In your hypothetical situation, the lender reserves the right to demand proof that the cash is okay. They could ask you to provide past income tax returns showing your income levels, plus past utility bills, letters of reference from landlords, etc. They could ask what types of credit cards you have and want to know how you pay those bills (money orders purchased at the corner convenience store?). You may have to produce several character references who can swear you've never, ever used a bank in your life. It's still going to be up to the lender. If you look believable and sound believable, the lender may decide to work with you. If you don't look & sound believable, then you'll be looking elsewhere. They're not going to go to jail because of you!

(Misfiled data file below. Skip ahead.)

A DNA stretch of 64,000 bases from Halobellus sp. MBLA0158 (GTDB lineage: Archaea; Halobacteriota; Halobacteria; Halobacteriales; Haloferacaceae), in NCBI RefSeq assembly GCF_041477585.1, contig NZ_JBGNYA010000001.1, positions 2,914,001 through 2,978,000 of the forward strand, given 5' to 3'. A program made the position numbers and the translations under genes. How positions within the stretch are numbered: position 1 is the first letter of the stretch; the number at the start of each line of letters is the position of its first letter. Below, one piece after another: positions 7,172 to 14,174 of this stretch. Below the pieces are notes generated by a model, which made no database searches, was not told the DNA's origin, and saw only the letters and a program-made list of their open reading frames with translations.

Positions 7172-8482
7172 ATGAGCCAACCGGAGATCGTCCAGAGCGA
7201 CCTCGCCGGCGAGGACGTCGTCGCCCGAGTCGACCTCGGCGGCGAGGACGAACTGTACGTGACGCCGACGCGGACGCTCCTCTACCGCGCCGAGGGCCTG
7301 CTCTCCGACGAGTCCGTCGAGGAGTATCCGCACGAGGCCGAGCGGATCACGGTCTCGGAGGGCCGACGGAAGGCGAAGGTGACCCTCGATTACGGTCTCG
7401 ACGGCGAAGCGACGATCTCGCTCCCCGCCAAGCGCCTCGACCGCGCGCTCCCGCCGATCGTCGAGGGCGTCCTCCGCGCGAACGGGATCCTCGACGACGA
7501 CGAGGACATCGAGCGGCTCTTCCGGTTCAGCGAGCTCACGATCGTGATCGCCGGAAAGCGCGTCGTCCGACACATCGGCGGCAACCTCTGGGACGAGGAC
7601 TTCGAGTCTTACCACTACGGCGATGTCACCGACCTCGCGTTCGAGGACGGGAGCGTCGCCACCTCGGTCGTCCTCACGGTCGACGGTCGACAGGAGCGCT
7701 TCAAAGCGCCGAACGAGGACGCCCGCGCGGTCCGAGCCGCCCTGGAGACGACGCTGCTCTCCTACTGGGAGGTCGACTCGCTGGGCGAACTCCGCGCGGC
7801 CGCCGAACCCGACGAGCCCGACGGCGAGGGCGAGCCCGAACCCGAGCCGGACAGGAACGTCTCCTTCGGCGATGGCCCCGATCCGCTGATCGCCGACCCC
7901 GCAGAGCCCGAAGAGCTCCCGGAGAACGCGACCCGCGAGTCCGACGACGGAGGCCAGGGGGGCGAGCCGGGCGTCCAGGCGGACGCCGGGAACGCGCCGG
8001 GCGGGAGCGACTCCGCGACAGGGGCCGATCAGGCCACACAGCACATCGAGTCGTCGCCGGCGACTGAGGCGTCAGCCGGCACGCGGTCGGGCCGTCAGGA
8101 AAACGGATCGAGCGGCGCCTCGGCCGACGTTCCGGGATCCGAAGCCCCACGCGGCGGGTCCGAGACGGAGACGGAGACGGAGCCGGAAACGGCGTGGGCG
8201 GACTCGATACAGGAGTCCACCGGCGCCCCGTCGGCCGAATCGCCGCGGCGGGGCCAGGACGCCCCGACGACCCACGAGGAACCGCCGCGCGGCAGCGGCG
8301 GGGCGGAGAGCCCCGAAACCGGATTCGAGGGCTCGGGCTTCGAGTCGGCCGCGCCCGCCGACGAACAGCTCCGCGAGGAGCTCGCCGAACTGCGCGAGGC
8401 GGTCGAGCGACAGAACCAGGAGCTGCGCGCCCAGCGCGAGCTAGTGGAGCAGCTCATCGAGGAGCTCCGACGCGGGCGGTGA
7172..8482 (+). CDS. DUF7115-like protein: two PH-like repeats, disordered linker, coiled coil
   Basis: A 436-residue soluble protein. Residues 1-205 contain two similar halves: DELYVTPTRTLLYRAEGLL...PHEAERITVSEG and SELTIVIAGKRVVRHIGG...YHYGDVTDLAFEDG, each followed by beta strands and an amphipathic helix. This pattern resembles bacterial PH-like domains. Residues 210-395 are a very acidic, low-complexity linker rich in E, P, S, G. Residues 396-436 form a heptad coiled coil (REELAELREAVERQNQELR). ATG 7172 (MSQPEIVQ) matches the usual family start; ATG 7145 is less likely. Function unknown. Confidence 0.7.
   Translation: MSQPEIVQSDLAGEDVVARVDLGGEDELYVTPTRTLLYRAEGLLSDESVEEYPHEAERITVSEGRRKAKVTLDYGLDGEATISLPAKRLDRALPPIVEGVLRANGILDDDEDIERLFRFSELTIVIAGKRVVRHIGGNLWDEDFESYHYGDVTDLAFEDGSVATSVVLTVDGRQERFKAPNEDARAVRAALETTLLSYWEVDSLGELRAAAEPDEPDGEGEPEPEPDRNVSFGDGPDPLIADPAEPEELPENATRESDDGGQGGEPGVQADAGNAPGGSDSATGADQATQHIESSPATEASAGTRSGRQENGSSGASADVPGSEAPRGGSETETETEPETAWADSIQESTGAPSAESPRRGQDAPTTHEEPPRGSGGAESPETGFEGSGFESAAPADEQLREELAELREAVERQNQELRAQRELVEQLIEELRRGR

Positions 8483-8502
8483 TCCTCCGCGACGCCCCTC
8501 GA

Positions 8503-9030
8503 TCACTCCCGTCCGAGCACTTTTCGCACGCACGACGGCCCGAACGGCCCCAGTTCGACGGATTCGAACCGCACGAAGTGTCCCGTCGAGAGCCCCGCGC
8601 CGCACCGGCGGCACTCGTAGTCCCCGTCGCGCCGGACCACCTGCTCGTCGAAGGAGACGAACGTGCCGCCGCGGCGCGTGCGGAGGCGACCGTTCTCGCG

I know personally that what you've described will work. I grew up in NE Ohio, not far from a large number of Amish and Mennonite communities. I even worked at an Amish-owned business during high school. They save their money up, sometimes in their barns, nowadays more in Amish-owned banks. I have a good friend I've known for over 35 years who is Old-Order Amish - the kind who don't have electricity in their houses, who don't own cars, etc. - and I saw him purchase his current farm in 1972 for $200,000 in cash. He and his wife had saved it up, and much of it was inheritance money from their fathers when the fathers passed away - because they didn't use banks.
So, it's possible. However, should you try to make a home purchase this way, it may or may not happen. Regards to all! Jim D/Heathsville, VA